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Green Bay Rodgerses vs. Tampa Bay Bradys? Not in Aaron’s mind – Green Bay Packers Blog

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GREEN BAY, Wis. — Green Bay Packers quarterback Aaron Rodgers made one thing clear well in advance of Sunday’s game against Tom Brady: Don’t ask him about playing against Tom Brady.

“We talk a lot about dumb media questions; that’s one of them,” Rodgers said last week during a bye week appearance on “The Pat McAfee Show.”

Rodgers had just seen a similar line of questions come up a week earlier in advance of the Chiefs-Ravens game, a game hyped as Patrick Mahomes against Lamar Jackson.

“And it doesn’t stop, it really doesn’t stop,” Rodgers said on the show. “I was watching Lamar and Patrick being asked about it. It’s same answer every time. You just want to [say], ‘Hey, I’m not playing against him. I’m playing against that defense. He’s playing against our defense. Do I need to say this again?’”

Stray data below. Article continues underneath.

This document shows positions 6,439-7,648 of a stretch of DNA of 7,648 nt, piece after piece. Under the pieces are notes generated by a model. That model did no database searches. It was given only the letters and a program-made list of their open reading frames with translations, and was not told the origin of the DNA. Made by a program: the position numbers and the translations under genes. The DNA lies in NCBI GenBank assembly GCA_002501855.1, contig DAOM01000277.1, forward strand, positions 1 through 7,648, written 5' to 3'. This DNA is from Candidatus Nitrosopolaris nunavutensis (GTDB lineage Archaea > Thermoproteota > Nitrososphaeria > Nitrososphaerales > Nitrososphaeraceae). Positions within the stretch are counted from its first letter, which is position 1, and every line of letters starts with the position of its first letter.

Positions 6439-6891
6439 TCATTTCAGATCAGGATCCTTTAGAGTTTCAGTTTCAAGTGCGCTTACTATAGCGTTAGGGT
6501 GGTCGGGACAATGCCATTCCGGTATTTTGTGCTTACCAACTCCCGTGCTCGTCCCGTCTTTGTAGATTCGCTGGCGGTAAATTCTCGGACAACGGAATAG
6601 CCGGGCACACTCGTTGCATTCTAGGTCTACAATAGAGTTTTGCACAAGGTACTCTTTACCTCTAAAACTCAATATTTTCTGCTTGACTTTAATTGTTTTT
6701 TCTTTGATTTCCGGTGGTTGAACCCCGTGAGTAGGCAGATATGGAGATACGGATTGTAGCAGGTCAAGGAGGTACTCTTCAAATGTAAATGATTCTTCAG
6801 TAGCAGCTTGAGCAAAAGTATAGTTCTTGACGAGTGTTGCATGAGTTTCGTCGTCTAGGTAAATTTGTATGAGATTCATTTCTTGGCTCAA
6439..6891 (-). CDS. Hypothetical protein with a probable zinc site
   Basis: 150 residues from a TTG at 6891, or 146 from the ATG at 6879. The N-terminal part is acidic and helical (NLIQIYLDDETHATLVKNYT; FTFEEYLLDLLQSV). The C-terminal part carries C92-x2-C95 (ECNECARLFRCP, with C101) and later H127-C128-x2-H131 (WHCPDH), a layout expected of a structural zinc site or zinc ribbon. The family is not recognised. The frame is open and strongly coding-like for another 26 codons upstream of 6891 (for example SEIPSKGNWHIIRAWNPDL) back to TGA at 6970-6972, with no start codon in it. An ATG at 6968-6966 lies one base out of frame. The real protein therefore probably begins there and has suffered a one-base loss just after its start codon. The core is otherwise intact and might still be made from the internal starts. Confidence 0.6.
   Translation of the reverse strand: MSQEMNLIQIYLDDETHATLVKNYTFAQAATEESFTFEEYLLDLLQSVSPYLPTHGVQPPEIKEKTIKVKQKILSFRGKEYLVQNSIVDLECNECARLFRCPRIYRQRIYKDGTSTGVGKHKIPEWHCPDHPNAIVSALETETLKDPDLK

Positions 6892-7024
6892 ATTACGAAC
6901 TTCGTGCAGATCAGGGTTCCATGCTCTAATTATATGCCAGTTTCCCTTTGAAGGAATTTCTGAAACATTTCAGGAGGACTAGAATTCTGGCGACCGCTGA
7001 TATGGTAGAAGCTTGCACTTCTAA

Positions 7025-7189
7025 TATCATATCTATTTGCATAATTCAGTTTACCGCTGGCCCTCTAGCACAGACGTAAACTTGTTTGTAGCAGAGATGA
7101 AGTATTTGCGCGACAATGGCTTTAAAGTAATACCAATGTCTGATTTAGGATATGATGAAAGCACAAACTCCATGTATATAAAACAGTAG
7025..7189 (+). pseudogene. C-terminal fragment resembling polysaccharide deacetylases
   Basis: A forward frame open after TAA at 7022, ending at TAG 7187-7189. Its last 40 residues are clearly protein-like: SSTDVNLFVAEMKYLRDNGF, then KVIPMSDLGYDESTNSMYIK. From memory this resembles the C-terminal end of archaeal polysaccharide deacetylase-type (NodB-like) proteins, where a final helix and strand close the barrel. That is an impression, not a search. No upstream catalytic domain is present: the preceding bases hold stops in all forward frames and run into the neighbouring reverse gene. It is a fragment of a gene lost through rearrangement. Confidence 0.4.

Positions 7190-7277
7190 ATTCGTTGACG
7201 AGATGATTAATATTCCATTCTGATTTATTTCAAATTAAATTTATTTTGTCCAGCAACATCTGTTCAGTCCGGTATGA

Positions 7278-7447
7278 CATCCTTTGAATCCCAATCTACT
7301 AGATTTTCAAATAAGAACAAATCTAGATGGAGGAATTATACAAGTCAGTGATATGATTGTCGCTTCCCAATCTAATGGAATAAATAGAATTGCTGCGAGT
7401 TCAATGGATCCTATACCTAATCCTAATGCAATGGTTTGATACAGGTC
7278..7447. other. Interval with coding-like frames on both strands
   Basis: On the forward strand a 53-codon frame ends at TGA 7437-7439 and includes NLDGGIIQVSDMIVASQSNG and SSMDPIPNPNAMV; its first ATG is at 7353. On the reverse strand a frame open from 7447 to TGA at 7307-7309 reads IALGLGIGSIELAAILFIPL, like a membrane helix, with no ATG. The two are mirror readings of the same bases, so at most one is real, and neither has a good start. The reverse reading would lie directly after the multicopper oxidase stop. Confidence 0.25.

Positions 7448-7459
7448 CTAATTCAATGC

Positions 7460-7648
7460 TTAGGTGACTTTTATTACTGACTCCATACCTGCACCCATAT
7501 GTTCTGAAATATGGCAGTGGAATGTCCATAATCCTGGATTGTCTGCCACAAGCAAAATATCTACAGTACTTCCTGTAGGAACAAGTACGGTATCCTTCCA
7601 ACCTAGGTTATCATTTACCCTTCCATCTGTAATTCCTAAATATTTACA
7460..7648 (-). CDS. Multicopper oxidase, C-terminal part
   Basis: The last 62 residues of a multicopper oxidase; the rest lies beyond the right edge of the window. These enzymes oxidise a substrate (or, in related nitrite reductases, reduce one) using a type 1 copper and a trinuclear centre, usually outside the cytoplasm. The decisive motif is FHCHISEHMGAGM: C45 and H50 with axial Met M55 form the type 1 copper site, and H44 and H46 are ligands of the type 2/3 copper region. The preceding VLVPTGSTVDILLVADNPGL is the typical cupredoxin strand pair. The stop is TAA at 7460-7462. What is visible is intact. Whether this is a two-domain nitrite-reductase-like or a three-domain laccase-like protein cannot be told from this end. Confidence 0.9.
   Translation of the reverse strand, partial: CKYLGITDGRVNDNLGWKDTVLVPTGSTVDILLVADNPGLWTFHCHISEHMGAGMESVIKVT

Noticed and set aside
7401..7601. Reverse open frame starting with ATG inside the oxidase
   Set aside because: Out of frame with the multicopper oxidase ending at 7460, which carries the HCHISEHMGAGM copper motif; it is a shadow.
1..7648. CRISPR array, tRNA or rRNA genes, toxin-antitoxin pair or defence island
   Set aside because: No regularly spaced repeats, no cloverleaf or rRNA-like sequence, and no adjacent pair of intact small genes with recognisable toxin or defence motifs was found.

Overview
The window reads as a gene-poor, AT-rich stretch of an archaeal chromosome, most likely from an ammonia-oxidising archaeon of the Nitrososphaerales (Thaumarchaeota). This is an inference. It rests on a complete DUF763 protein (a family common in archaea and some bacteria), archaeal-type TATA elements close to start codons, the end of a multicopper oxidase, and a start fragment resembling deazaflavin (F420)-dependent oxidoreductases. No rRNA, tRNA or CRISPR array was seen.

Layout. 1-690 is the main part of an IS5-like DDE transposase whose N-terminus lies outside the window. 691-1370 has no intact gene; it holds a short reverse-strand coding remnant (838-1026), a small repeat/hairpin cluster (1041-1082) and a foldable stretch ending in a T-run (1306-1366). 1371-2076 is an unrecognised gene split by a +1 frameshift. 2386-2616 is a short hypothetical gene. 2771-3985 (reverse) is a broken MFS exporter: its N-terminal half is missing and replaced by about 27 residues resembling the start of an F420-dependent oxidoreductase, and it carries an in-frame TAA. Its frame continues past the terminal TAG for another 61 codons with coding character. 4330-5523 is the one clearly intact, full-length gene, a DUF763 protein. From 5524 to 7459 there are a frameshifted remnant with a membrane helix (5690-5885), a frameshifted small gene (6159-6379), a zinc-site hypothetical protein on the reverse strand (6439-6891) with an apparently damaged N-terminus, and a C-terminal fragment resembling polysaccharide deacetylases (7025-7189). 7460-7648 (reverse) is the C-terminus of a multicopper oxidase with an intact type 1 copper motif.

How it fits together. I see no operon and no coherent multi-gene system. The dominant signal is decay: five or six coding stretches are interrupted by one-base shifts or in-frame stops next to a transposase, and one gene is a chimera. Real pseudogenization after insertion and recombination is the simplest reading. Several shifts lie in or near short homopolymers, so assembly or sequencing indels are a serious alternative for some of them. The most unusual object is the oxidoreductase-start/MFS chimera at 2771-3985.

If Rodgers was trying to head off the questions well in advance of his weekly session with the media before Sunday’s game against the Tampa Bay Buccaneers, it mostly worked.

That doesn’t mean he can’t appreciate the fact Rodgers vs. Brady III is a football fan’s lottery prize. They’ve split their first two meetings, with Rodgers on the winning side in 2014 at Lambeau Field and Brady on the winning side in 2018 at New England.

Fans were robbed of at least one other matchup — the 2010 game in Foxborough because Rodgers had suffered a concussion the previous week against the Lions.

The one that would have been the biggest never happened because the Packers lost the 2014 NFC Championship Game at Seattle, memorably blowing a 12-point, fourth-quarter lead, thus denying a Rodgers-Brady matchup in Super Bowl XLIX.